Court of Appeal dismisses appeal to apply international child abduction law to "internal abduction"
In Re R (Child)  EWCA Civ 1016 the Court of Appeal dismissed the father's appeal against a decision that the child did not have to be returned home following the mother's unilateral decision to relocate across the country pending the final decision as to where the child would live.
The parents lived together in Kent from late 2013 until January 2016, with their child being born in June 2015. They separated when the child was seven months old, when the mother left the family home and unilaterally returned with the child to live with her parents in the North East of England. The mother later alleged that the father had behaved abusively towards her, which drove her to vacate the family home.
The father put the mother on notice, through his solicitors, that he would be applying for an order that the child be returned to Kent pending the court's substantive decision as to where the child should live long-term. In the meantime, the mother made her own application (without notice to the father) to prevent the child from being removed from her care, which was duly granted so the child remained in North East England. The father appealed and, when that was refused at first instance, he appealed again to the Court of Appeal.
The main focus of the father's appeal was that in the light of the Court of Appeal's 2015 decision, Re C (Internal Relocation)  EWCA Civ 1305 (a case in which Stewarts Law acted for the mother) whereby the principles in international relocation cases were applied to internal relocation cases, the law applied to international abduction cases should also be followed when determining cases involving removal of a child within the UK (referred to by the court as "internal abduction").
In international abduction cases it is usual for the status quo to be restored through the summary return of a child to the country from which they had been abducted (if the countries in question are signatories to the 1980 Hague Convention on the Civil Aspect of International Child Abduction). The father argued this was akin, in internal abduction cases, to returning a child to their usual place of residence within the UK (in this case, Kent).
Key findings of the Court of Appeal
The father's appeal was dismissed.
Providing the leading judgment, Lady Justice Black did not accept the father's argument that the decision in Re C could lead to the presumption that the law in international abduction cases (specifically the summary return of the child to its place of habitual residence) should be applied to "internal abduction" cases. Lady Justice Black said that in her view there is no "presumption or rule of thumb dictating summary return unless there are shown to be good reasons to the contrary". The court should instead consider the particular facts of each case in order to reach a determination as to what would be in that child's best interests and that the court's paramount consideration in domestic abduction cases is the child's welfare.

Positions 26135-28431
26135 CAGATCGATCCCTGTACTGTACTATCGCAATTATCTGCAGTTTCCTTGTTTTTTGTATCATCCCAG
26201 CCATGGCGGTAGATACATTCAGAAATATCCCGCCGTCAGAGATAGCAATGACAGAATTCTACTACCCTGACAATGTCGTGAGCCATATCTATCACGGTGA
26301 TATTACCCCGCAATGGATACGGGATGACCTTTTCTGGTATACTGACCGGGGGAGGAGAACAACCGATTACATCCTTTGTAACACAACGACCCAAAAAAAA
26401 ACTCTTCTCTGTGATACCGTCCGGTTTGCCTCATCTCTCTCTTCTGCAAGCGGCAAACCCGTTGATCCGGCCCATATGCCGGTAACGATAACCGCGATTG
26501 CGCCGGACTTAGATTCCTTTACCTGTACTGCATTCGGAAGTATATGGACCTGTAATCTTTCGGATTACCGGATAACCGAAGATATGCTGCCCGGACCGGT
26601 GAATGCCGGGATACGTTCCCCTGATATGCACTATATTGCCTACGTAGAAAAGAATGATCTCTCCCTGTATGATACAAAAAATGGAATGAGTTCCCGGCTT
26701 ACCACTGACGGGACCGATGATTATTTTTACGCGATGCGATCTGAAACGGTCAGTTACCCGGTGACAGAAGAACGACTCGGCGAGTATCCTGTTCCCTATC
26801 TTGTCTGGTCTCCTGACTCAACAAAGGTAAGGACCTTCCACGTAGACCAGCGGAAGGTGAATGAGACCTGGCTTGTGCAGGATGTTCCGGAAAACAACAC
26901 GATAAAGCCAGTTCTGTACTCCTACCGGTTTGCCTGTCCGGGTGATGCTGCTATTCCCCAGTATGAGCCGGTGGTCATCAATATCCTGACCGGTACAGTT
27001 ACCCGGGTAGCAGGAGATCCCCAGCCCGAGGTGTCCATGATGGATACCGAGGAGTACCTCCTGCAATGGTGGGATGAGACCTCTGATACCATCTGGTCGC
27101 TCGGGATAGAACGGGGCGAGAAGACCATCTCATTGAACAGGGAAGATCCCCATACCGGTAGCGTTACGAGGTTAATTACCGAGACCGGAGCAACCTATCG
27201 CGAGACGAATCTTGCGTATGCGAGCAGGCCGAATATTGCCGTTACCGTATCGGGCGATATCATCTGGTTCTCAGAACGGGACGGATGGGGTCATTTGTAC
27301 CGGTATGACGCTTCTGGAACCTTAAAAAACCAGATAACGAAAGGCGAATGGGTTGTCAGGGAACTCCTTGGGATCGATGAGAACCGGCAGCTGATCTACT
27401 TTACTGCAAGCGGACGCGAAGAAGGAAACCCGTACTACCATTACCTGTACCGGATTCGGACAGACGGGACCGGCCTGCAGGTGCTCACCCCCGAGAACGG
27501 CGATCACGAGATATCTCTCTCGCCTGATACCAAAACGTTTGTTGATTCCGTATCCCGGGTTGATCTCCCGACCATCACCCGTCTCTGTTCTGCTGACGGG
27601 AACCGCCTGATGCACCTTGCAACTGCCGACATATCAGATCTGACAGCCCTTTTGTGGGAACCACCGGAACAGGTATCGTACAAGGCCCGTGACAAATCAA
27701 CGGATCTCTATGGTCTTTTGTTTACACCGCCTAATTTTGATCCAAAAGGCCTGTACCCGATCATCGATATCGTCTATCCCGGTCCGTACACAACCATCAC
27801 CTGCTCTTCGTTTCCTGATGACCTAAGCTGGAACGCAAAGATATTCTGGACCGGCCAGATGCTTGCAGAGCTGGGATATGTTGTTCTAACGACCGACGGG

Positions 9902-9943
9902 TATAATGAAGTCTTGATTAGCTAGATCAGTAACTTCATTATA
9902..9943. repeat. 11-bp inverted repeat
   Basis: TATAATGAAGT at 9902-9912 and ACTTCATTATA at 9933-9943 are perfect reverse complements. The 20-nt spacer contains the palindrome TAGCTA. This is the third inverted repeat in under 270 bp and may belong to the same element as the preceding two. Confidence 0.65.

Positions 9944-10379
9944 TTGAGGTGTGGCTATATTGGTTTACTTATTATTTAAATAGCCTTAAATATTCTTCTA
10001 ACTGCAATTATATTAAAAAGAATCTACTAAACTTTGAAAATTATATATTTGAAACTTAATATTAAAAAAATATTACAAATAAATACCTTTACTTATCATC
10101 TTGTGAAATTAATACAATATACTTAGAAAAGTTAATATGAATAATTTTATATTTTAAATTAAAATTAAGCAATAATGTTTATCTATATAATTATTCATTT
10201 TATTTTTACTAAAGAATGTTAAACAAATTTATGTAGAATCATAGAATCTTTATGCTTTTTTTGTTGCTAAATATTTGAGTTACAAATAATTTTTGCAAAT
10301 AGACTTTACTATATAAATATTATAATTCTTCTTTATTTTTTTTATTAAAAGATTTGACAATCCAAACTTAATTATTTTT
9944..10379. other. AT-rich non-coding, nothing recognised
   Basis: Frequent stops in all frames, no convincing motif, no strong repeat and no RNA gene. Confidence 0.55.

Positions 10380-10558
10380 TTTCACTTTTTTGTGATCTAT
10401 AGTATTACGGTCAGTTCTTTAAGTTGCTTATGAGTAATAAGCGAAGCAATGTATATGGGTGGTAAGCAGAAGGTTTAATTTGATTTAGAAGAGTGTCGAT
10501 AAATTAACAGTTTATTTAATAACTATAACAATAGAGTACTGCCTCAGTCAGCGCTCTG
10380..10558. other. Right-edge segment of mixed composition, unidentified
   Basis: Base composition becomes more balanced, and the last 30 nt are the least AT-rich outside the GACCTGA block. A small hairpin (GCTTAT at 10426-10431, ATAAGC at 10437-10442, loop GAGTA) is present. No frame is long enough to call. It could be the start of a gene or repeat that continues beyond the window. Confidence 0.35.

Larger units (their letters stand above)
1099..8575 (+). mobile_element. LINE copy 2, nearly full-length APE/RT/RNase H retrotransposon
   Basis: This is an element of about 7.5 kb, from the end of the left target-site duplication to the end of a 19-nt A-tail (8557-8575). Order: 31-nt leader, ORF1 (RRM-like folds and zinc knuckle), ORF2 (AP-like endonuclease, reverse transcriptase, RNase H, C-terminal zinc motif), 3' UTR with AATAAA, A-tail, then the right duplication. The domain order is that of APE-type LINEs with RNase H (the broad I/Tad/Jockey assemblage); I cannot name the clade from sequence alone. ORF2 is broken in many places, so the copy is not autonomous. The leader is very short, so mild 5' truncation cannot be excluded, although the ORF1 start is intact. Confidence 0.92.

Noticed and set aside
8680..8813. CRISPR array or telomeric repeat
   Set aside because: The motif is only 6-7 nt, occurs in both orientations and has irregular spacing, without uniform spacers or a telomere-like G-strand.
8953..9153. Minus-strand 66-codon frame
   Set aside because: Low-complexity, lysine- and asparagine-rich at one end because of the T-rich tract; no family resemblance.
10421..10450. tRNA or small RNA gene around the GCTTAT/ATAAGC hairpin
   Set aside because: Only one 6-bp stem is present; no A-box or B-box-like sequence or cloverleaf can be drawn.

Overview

More generally, Lady Justice Black was critical of the development through case law of rules and presumptions, as she considered the lower courts must have the flexibility required to achieve the right outcome on a case-by-case basis, "in my view, matters are better left to the good sense and considerable experience of the family judges around the country".
In this case the Court of Appeal has made it very clear that international law relating to the abduction of children does not apply when dealing with "internal abduction" within the UK. In such cases the court's paramount consideration is the child's welfare and the welfare checklist.
While the Court of Appeal upheld the decision at first instance that the child should remain, in the interim, in the North East of England, Lady Justice Black made it clear that in many cases it may well be in a child's best interests to return to their home pending the outcome of substantive proceedings. It is, therefore, important to bear in mind that if one or more factual aspects of this case had differed then the decision could well have been the reverse and the mother could have been ordered to return the child to Kent. For example, if the child had been older and settled into a more established routine and attending school or if the location of the mother's new home or the father's job would not permit relatively regular contact with the child.
Emma Hatley commented:
"This case highlights again the serious consequences of one parent acting unilaterally and the importance of arrangements always being based on the best interests of the child.
Usually the involvement of both parents is critical so building a constructive co-parenting relationship, despite emotions inevitably running high at the time of the breakdown of the adult relationship, should be the priority.
With careful handling this can be achieved even across a wider geographical divide".
In essence, this case reiterates the principle that the welfare of the child is of paramount consideration when considering the unilateral, interim removal of a child from their home to another location in England & Wales and that each case must be considered on its own unique set of facts.
A copy of the judgment can be obtained here.